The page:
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He believes poetry is the fountain of youth


Award-winning poet Major Jackson is the author of four collections, most recently “Roll Deep.” Jackson is a professor at the University of Vermont and poetry editor of the Harvard Review. He will be one of the writers at the Newburyport Literary Festival on April 26 and 27 at locations around town. Most events are free. Jackson reads at 2 p.m. Saturday with fellow Vermont poet Sydney Lea at Central Congregational Church.

BOOKS: What are you reading?

JACKSON: I try to keep up on contemporary poetry as much as possible, and the best way to do that is to read new volumes. One that I picked up a few days ago is Willie Perdomo’s “The Crazy Bunch.” His poems are saturated with the phrasing and diction of the ’80s and ’90s but that does not date the poems.


BOOKS: What other new volumes have you liked?

JACKSON: Deborah Landau’s “Soft Targets.” She has developed a style of writing poetry that reminds me of Maggie Nelson and Anne Carson, these long poems that feel dreamy because they are so lyrical. This is also her most political book.

BOOKS: Are there poets you return to often?

JACKSON: This will sound like a litany, but it’s true. I turn to Gwendolyn Brooks, Robert Lowell, Derek Wolcott, Elizabeth Bishop, and Philip Levine as well as [more contemporary poets] Marie Howe and Sharon Olds.

BOOKS: When did you start reading poetry?

JACKSON: A long time ago. My grand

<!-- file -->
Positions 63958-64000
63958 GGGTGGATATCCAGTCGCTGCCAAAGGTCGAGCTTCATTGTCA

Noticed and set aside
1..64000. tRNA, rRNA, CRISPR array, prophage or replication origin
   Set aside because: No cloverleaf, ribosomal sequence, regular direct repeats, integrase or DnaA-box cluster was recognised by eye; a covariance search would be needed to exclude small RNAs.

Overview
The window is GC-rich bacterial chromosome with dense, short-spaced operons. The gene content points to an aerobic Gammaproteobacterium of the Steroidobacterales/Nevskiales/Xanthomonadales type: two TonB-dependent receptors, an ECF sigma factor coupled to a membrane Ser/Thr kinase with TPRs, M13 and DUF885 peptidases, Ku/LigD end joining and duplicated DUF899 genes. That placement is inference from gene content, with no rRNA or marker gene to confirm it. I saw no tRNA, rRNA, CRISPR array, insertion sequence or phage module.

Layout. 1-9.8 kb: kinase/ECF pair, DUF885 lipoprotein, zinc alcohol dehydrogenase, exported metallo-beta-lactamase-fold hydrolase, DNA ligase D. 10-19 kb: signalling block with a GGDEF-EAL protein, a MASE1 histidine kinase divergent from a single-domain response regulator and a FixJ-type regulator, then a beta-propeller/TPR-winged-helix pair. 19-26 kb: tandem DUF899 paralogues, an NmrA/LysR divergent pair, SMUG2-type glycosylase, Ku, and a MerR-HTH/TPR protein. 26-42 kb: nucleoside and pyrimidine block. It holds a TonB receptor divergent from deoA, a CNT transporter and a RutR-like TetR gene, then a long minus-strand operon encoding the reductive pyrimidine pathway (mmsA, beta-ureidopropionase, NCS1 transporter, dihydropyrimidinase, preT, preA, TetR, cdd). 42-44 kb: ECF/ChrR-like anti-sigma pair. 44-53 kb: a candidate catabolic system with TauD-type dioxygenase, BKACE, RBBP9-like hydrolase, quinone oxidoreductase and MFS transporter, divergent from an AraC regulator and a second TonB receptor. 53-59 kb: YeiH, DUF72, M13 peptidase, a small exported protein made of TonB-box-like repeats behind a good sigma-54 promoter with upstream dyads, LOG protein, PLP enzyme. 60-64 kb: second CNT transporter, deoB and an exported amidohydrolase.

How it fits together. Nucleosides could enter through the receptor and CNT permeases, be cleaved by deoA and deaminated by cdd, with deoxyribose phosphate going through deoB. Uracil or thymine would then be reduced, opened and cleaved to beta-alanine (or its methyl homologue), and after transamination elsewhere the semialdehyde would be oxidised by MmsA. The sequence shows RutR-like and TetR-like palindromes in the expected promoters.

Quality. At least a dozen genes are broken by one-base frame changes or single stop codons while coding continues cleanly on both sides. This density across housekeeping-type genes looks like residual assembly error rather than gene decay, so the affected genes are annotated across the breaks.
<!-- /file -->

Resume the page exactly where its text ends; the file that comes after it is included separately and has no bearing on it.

parents, who were Southerners, believed in literacy as a form of social ascension. So our house was full of all kinds of books. They had Faulkner. They had “The Rise and Fall of the Third Reich” by William L. Shirer. That’s how I learned about the Holocaust at a young age. I also stumbled on the works of Robert Frost and Langston Hughes.


BOOKS: Do you have a lot of books?

JACKSON: If you come to my house you’ll see I have a whole room devoted to books. When I got a Pew Fellowship a good deal of that money went to buying books. I even began collecting. I purchased about 120, including Gwendolyn Brook’s “The Bean Eaters,” Elizabeth Bishop’s “Poems: North and South,” and a first edition of John Ashbery’s “The Tennis Court Oath.” That was stolen out of my car along with other books [that the authors had autographed to him] when I was in graduate school in Eugene, Ore. in 1999. About four years ago I was signing books after a reading in Seattle, and the last guy in line was a collector. He put down these books on the table and asked me if they looked familiar: Jack Gilbert’s “Monolithos,” Martín Espada’s “Rebellion is the Circle of a Lover’s Hands,” and the Ashbery. Sure enough those were my books that had been stolen, but I didn’t tell that him. I didn’t ask him how he got them. I decided to just let it be a good story.

BOOKS: Do you read fiction or other types of books?

JACKSON: When I can. Often it comes as a result of judging for a prize or reading a friend’s manuscript, as was the case with my buddy Gregory Pardlo’s memoir about his dad called “Air Traffic.” My friend and colleague Emily Bernard’s book “Black is the Body” is important. All her stories center around race.


BOOKS: How do you treat your books?

JACKSON: My wife and I normally buy two copies of books because she marks them up. I barely even dog-ear them probably because of the impact books had on me when I was younger, of cracking them open for the first time, the smell of them and the feel of them in my hands.

BOOKS: What is on your upcoming pile?

JACKSON:Nightingale,” a new book by Paisley Rekdal. She’s a terrific poet. Also Jericho Brown’s “The Tradition,” which just came out. I have this theory that those who read poetry live longer. Poetry is the fountain of youth.

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Follow us on Facebook or Twitter @GlobeBiblio. Amy Sutherland is the author, most recently, of “Rescuing Penny Jane’’ and she can be reached at amysutherland@mac.com